Verse > John Dryden > Poems
John Dryden (1631–1700).  The Poems of John Dryden.  1913.
The Ninth Ode of the First Book of Horace
BEHOLD 1 yon Mountains hoary height,
  Made higher with new Mounts of Snow;
Again behold the Winters weight
  Oppress the lab’ring Woods below:
And Streams, with Icy fetters bound,        5
Benum’d and crampt to solid Ground.
With well-heap’d Logs dissolve the cold,
  And feed the genial hearth with fires;
Produce the Wine, that makes us bold,
  And sprightly Wit and Love inspires:        10
For what hereafter shall betide,
God, if ’tis worth his care, provide.
Let him alone, with what he made,
  To toss and turn the World below;
At his command the storms invade;        15
  The winds by his Commission blow;
Till with a Nod he bids ’em cease,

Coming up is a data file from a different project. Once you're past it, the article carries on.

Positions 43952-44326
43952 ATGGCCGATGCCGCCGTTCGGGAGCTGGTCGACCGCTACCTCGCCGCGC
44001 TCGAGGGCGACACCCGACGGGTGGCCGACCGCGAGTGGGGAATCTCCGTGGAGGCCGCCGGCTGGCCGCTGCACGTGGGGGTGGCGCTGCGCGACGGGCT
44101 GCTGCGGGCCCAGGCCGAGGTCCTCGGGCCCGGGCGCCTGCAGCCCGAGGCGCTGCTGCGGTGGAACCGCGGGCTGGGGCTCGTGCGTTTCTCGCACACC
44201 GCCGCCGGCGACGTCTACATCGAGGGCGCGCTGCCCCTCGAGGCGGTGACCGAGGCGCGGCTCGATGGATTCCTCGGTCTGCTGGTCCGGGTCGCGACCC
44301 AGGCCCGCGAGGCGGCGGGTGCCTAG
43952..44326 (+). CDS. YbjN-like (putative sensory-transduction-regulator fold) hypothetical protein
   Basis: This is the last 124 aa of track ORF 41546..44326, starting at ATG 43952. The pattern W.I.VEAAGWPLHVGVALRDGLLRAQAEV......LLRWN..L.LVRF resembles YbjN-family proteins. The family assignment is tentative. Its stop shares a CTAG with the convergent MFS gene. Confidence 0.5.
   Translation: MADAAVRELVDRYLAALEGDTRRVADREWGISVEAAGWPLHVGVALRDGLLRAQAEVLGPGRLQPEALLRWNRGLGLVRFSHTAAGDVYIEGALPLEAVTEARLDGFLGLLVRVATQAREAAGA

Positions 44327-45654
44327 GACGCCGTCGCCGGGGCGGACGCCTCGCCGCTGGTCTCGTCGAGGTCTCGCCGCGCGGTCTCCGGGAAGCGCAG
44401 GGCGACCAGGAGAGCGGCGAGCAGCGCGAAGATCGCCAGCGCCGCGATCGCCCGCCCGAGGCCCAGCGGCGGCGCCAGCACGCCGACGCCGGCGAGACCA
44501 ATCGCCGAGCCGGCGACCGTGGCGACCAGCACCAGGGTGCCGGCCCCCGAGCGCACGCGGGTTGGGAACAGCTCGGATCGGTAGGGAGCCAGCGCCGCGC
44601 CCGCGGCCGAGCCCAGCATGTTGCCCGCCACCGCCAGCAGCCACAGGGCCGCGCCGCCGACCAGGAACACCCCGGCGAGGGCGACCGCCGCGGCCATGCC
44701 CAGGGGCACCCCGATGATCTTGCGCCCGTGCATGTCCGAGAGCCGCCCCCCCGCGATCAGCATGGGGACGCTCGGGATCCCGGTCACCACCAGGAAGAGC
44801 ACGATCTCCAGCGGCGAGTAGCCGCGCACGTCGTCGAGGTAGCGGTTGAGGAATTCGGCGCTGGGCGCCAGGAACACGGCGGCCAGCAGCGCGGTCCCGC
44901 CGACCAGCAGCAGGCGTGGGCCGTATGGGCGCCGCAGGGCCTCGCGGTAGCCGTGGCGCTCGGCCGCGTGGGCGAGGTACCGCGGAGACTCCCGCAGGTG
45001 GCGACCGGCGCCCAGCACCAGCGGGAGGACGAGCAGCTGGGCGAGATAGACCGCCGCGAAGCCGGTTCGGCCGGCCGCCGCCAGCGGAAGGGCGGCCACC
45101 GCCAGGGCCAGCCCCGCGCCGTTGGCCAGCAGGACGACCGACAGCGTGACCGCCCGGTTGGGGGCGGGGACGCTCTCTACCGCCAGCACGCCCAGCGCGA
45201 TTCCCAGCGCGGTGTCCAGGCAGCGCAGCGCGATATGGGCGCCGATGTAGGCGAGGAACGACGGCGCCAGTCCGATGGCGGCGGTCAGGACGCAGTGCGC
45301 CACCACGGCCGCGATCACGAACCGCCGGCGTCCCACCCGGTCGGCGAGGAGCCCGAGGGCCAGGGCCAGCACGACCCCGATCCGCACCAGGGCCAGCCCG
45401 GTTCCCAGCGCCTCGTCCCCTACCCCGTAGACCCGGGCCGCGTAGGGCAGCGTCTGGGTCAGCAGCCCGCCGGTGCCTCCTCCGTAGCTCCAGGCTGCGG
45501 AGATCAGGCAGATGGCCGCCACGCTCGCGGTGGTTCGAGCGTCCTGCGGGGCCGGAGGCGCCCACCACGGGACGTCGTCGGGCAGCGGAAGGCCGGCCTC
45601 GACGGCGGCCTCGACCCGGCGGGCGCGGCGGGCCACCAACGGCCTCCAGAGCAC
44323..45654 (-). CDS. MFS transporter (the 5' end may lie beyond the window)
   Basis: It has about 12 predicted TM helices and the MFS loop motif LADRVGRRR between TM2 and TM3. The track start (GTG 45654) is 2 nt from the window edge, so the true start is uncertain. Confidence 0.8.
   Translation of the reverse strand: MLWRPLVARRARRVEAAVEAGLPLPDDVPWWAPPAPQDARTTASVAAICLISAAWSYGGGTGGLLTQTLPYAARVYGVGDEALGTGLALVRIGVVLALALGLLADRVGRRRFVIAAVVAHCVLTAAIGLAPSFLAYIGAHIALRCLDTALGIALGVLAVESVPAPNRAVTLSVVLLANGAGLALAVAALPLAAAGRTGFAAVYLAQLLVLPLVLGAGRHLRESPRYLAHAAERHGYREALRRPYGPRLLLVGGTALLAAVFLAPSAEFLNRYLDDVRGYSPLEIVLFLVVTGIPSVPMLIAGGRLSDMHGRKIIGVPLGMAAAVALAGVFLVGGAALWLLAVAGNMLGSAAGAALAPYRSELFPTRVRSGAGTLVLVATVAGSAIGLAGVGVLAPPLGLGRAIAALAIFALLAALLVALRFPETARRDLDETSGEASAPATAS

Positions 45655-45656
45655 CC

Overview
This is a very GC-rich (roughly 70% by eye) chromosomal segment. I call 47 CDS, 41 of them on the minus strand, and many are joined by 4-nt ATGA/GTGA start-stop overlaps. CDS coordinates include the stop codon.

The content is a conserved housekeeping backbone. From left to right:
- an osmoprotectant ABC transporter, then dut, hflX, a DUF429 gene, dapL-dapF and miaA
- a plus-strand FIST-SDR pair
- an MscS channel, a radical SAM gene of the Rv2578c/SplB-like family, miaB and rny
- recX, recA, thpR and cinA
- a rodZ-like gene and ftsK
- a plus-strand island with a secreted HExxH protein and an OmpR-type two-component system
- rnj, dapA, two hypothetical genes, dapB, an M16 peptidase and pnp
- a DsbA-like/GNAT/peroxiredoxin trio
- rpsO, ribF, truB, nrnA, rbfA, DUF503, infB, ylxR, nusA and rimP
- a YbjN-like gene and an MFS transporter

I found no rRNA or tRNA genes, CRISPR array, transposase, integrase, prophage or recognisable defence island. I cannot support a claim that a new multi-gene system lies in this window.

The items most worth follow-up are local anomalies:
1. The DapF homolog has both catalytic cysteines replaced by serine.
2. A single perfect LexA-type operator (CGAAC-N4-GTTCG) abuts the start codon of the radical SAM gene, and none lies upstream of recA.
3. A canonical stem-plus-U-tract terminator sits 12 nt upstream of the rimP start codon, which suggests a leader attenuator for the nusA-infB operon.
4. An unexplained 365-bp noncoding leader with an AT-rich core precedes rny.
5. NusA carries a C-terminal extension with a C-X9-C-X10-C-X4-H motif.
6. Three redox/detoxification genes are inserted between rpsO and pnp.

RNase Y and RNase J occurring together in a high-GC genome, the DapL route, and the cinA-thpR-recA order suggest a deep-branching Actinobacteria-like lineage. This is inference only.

And then the Calm returns, and all is peace.
To morrow and her works defie,
  Lay hold upon the present hour,        20
And snatch the pleasures passing by,
  To put them out of Fortunes pow’r:
Nor love, nor love’s delights disdain;
Whate’re thou get’st to day is gain.
Secure those golden early joyes,
  That Youth unsowr’d with sorrow bears,
E’re with’ring time the taste destroyes,
  With sickness and unwieldy years!
For active sports, for pleasing rest,
This is the time to be possest;        30
The best is but in season best.
The pointed 2 hour of promis’d Bliss,
  The pleasing whisper in the dark,
The half unwilling willing kiss,
  The laugh that guides thee to the mark,        35
When the kind Nymph wou’d coyness feign,
And hides but to be found again;
These, these are joyes the Gods for Youth ordain.
Note 1. Text from the original of 1684. [back]
Note 2. pointed] i.e. appointed, which editors print. [back]

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